Archive for November, 2011

3 Ways To Hire A Caregiver

November 21, 2011

So you have finally decided that you or a loved one needs some additional help with those pesky Activities of Daily Living: eating, dressing, bathing, toileting, continence and transferring.  How do you go about the process of hiring a caregiver?  There are three ways:

1. Hire a caregiver directly.

2. Hire a caregiver through a registry.

3. Hire a home care agency to provide the caregiver.

Hire a caregiver directly:  This seems like the simplest and least expensive method.  In many ways it is.  You could run a classified advertisement in the local newspaper.  You could ask friends and neighbors for recommendations.  You could hire an eager for work college student.  You could then negotiate an hourly rate without the overhead burden of an agency.  It may work out well…or not.  If you hire a caregiver directly, you need to be aware of the risks.  You become the employer and the caregiver becomes your employee.  As the employer, you are responsible for withholding and then properly remitting all of the required taxes: Federal and state withholding, Social Security and Medicare, federal unemployment tax, local employment taxes, etc.  You must verify the legal residency status of your new employee.  What happens if your caregiver employee gets hurt?  Your personal liability could be enormous.  Who will train your employee in the safe (for both the caregiver and the person receiving care) way to lift someone?  How about when and when not to call 911?  What about those inevitable days that your caregiver employee doesn’t come to work for whatever reason?  Who will be your backup?  How will you conduct an effective background check?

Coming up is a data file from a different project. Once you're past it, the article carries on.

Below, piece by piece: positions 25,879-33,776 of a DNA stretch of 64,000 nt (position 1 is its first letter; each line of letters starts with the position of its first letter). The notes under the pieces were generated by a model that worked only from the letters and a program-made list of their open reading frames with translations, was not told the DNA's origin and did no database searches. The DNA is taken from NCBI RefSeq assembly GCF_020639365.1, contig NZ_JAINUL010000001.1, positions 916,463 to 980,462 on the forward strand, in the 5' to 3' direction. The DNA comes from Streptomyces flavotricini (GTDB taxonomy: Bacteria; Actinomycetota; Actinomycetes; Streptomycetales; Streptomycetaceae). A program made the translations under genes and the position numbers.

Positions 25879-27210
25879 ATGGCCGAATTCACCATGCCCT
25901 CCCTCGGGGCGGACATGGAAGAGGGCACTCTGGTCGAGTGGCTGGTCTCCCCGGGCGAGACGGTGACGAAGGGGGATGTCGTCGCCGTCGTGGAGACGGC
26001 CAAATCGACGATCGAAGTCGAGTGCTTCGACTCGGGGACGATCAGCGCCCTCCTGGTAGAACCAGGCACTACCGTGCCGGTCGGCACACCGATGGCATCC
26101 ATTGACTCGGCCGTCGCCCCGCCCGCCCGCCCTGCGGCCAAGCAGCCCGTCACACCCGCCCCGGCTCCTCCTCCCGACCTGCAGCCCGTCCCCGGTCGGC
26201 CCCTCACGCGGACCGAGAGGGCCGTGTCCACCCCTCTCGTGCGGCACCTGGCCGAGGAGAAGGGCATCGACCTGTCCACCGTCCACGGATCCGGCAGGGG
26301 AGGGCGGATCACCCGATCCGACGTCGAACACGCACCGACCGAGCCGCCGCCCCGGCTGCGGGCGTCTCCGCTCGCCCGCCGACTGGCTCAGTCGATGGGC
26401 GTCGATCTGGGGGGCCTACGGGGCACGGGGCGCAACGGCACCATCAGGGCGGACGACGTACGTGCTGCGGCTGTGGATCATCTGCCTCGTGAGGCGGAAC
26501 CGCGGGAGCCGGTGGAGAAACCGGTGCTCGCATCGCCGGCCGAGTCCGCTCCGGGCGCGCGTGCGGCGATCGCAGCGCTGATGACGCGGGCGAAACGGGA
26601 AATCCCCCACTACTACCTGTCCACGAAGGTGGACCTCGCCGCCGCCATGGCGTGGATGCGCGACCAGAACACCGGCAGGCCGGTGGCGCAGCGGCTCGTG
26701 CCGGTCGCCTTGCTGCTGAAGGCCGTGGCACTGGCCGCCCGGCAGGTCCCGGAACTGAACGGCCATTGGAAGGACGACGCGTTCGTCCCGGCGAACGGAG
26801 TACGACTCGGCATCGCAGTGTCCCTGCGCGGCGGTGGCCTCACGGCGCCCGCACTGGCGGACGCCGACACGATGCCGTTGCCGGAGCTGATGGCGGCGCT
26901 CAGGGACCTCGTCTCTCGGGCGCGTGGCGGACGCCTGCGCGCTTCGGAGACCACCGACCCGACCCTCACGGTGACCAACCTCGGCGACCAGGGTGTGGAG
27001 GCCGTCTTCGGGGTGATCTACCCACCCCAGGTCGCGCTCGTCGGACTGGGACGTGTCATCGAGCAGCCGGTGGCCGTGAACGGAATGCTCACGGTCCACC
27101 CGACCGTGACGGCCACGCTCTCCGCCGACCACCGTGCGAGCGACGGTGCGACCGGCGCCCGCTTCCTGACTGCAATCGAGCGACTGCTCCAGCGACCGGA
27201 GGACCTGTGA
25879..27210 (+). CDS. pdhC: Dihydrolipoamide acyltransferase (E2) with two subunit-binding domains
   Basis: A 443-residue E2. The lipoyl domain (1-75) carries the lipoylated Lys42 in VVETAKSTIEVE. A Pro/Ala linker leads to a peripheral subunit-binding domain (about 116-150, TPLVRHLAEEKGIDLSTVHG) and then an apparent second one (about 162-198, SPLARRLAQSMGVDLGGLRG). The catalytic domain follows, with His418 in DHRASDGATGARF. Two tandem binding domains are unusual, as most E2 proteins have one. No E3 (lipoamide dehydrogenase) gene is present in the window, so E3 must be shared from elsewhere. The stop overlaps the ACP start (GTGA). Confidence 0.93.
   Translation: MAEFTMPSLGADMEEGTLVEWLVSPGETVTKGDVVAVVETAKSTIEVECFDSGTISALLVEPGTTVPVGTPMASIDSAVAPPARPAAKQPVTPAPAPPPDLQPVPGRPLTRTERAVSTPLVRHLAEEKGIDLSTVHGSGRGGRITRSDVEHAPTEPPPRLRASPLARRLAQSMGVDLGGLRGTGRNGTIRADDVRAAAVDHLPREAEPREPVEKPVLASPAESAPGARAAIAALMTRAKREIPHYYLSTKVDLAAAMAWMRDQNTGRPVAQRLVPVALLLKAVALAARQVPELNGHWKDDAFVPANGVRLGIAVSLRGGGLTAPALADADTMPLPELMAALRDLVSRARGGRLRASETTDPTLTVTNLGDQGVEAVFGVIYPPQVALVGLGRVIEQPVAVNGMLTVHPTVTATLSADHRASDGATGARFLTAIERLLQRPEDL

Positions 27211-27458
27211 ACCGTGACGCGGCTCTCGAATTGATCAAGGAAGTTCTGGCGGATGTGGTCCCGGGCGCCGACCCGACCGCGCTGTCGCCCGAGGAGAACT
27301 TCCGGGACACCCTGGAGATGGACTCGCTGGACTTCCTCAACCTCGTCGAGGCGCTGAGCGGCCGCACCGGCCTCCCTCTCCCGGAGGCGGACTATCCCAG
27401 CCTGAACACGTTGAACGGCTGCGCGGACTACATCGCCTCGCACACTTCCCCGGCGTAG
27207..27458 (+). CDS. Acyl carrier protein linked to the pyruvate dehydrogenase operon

Use a home care registry:  What is a home care registry?  Perhaps you never heard of it.  A registry has a list of caregivers who may be available when needed for a particular assignment.  Pay attention.  This is important.  Registry caregivers are  not W-2 employees of the registry…instead, they become employees of the families needing care.  Now you are faced with the same problems as with direct hiring.  One exception…and this varies with the specific registry, is that you may get a better-screened caregiver. 

Use a full-fledged home care agency:  I strongly believe this is your best option…provided you engage the services of a good agency.  First, the caregiver is an employee of the agency, not you.  You don’t have to worry about tax forms or the same level of personal liability as would be the case if you were the employer.  A good home care agency (not a registry) will provide supervision, training and backup.  You are also far more likely to have a solid care needs assessment included in the cost.  Because a home care agency is responsible for the actions of its employees, you can expect to have a caregiver who has been more thoroughly screened for both competency and any criminal history.

Bottom line:  A good home care agency will charge a higher hourly rate, but you will get more…more of what you really need in a highly stressful situation.  A few more points to think about: 1) Most modern long term care insurance policies cover the cost of home care provided by an agency.  2) How do you find a good home care agency (Metro-Denver had 235 home care agencies the last time I checked.)?  That will be the subject of another eNewsletter.  In the meantime, call me with your questions.  There are a few home care agencies that I am very comfortable recommending.  3) You should know that when my Mom got sick in 1999, I hired a home care agency to provide the needed 24/7 caregiving.  Looking back, it was the best decision I could have made.

Disclaimer: Actual policy language, rather than the contents of this eNewsletter always takes precedence.  Long term insurance policies vary from company to company & within the same company.  Raymond Smith, The Long Term Care Specialist, does not give legal or tax advice.  Consult your tax advisor or attorney for these matters.

© Raymond Smith, The Long Term Care Specialist, 2011